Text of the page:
Be careful when adding/removing a name from deeds
Property owners often wonder about adding or removing names from the property deeds. In the past it was advantageous for parents to add their children to ownership, but rules have changed and there is now a tax consequence in adding children.
A person must be 18 years old, or older, to own land in Bermuda and so any reference in this column to a child, is to a child 18 or older.
Spouses may not transfer property between themselves without tax consequences, either.
In the above cases, stamp duty is the tax consequence. Stamp duty is calculated on the open market value of the property interest transferred, whether or not money actually changes hands. So, for example, if a home is valued at $1 million and a half share is being transferred for no consideration, stamp duty would be $14,000.
Presently open market values are depressed, with consequent stamp duty depression and so now might be a good time to add or remove names from deeds.
If a divorce order is properly worded, in transferring property from one divorcing spouse to the other, stamp duty is limited to $200, rather than being based on the open market value being transferred.
After death, a property designated as a “Primary Homestead” can be transferred to heirs without tax consequences. A qualifying property can be registered as a Primary Homestead either before, or after, the owner's death.
A further disadvantage in putting the names of children onto deeds is loss of the possible first time buyer's stamp duty exemption. If a Bermudian buys a home valued at $750,000 or less (there are plenty of such properties in the present market) and has not ever purchased a property before, there is a stamp duty exemption worth up to $24,000. However, if that purchaser has been added to a parent's deed, then the exemption shall not apply, because of previous property ownership.
If, despite the tax disadvantages, a parent wishes to add a child, that parent should consider carefully the other consequences of doing so. The child's signature would be required for all future transactions involving the home mortgaging, selling or renting out, for example.
Furthermore, the child could end up taking a mortgage on the home, even resulting in the bank selling the home for default. A middle-aged parent may not wish to have the inflexibility of a child on the deeds for the rest of that parent's life, which is likely to be long.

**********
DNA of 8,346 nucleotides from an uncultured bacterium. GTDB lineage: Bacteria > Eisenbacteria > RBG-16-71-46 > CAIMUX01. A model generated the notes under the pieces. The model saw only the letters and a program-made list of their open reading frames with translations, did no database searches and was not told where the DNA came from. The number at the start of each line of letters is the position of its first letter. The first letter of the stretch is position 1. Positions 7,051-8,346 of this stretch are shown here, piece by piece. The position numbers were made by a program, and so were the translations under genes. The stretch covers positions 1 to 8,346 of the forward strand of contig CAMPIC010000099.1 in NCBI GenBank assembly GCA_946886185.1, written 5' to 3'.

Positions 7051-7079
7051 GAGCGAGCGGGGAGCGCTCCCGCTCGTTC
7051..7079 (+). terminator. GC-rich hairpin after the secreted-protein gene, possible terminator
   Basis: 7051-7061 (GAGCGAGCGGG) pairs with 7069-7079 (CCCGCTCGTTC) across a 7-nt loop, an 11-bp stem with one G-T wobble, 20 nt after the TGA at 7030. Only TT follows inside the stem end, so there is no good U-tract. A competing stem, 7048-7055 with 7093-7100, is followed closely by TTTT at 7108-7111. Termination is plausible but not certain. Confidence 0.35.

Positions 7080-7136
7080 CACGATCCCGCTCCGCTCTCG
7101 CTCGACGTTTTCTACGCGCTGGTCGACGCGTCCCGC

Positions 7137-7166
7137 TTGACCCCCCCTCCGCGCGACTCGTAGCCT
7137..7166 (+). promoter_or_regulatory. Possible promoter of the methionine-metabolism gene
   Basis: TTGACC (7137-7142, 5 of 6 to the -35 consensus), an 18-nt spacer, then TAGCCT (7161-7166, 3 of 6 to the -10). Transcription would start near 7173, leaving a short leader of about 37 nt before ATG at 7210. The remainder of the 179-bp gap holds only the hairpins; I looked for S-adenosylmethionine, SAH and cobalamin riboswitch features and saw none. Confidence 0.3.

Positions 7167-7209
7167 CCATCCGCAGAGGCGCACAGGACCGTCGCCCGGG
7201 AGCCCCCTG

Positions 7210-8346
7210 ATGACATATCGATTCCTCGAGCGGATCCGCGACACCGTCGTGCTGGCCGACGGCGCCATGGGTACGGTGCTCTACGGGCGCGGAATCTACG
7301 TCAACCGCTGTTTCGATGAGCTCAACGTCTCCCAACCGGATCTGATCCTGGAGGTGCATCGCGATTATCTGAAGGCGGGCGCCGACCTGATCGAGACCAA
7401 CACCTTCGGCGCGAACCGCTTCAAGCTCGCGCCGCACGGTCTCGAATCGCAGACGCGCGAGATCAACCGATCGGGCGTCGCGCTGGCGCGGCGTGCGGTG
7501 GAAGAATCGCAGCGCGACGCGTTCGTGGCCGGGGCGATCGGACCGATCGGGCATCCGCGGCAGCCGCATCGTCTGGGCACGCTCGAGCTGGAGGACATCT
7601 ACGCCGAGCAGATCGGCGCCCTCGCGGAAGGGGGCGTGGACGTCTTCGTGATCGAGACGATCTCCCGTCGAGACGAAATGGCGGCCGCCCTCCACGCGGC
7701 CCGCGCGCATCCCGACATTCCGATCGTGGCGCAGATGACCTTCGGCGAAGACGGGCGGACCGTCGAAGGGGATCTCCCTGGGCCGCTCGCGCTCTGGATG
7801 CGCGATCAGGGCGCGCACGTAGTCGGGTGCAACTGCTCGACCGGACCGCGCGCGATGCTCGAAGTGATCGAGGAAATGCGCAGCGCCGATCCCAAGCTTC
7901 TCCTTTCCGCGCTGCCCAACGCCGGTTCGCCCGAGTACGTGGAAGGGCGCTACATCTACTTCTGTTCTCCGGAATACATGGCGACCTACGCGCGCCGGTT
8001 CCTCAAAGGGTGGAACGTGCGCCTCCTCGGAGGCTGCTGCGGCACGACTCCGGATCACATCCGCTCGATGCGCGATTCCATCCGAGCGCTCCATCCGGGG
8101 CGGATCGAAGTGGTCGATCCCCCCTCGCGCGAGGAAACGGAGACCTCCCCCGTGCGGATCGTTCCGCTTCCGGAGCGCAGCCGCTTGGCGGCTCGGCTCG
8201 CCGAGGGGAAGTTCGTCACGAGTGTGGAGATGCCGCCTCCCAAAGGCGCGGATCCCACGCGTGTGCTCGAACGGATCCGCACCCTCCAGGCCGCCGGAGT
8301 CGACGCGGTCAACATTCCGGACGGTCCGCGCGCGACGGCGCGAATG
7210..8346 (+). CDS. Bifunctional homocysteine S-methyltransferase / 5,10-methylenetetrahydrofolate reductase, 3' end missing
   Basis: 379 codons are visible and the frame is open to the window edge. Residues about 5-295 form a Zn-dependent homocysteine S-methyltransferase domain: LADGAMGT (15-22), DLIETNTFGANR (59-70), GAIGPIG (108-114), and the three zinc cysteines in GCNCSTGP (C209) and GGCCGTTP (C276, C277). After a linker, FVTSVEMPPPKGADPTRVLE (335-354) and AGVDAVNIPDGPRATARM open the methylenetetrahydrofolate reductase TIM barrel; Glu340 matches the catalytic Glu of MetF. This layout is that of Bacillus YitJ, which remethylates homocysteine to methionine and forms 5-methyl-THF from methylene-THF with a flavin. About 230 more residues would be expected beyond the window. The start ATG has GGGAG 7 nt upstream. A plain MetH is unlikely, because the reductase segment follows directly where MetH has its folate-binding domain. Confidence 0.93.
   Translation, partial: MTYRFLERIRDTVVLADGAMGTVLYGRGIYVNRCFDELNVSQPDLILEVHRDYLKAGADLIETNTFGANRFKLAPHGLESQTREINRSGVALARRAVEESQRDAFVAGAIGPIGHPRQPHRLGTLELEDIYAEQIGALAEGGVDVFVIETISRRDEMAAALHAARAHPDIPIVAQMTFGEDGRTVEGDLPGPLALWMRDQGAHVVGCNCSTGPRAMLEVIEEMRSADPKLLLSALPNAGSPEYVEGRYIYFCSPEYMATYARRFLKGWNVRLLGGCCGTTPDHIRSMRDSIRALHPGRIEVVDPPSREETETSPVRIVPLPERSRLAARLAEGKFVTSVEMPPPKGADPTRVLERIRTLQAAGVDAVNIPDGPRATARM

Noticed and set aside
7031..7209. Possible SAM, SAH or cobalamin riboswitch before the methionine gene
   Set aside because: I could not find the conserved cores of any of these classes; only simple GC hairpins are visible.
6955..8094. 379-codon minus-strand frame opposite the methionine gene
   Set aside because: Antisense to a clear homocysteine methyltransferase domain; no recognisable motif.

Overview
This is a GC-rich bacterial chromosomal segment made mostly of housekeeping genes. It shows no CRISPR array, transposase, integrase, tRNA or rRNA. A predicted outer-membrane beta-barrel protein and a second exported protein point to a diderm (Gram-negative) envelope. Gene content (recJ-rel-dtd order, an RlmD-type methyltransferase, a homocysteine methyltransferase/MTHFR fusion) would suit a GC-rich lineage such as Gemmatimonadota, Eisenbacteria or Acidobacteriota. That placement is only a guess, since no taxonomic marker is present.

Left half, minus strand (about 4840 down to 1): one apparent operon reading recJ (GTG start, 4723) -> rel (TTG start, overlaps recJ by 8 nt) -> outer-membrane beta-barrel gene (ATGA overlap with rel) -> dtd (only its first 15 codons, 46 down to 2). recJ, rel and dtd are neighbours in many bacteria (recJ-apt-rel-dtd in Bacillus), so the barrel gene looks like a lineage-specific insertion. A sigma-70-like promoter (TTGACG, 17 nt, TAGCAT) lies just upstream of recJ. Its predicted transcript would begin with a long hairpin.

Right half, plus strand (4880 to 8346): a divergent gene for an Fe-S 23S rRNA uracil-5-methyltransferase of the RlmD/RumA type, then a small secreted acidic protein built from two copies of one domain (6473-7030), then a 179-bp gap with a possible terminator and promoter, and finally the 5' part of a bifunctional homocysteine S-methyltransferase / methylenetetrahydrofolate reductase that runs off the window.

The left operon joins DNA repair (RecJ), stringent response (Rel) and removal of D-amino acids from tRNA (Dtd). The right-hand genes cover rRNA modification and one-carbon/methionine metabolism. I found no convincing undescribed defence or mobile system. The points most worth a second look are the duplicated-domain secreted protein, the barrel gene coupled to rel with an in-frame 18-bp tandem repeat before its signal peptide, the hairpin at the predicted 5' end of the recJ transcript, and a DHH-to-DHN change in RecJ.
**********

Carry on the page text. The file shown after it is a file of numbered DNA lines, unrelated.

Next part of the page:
If a person is to be added to the deeds, the parties should consider how the property is to be shared between two or more owners.
The owner transferring may wish to become a life tenant, in which case he or she shall be entitled to live in the property for the rest of his or her life, but not entitled (except under very limited circumstances) to dispose of, sell, or mortgage the property. On the death of the life tenant, parties known as remaindermen become absolute owners as no-one else may inherit the property.
The property can be co-owned as joint tenants or as tenants-in-common.
For joint tenants, ownership passes by survivorship and so the longest surviving joint tenant ends up owning the whole property. No-one, other than the last surviving joint tenant, may pass their share by inheritance.
Tenants-in-common may pass their interest in property by inheritance.
If co-owners fall into dispute, statutes known as the Partition Acts may assist. The legislation gives the court power to order owning occupiers to vacate property, divide property among co-owners, or sell or transfer property.
The sure ways of avoiding substantial tax in transferring ownership of a home are through death (qualifying for Primary Homestead), or through divorce. Both are extreme!
Anyone considering adding or removing a name from a deed should consider estate planning with an attorney, so that stamp duty and other potential consequences can first be considered.
The tax free way to transfer a property to children, spouses or others is by way of inheritance of a primary homestead. Writing a will may provide better peace of mind than an immediate property transfer.
Attorney Neil Molyneux is a member of the Property Practice Group at Appleby (Bermuda) Limited. A copy of this column is available on the company's website at www.applebyglobal.com.
This column should not be used as a substitute for professional legal advice. Before proceeding with any matters discussed here, persons are advised to consult with a lawyer.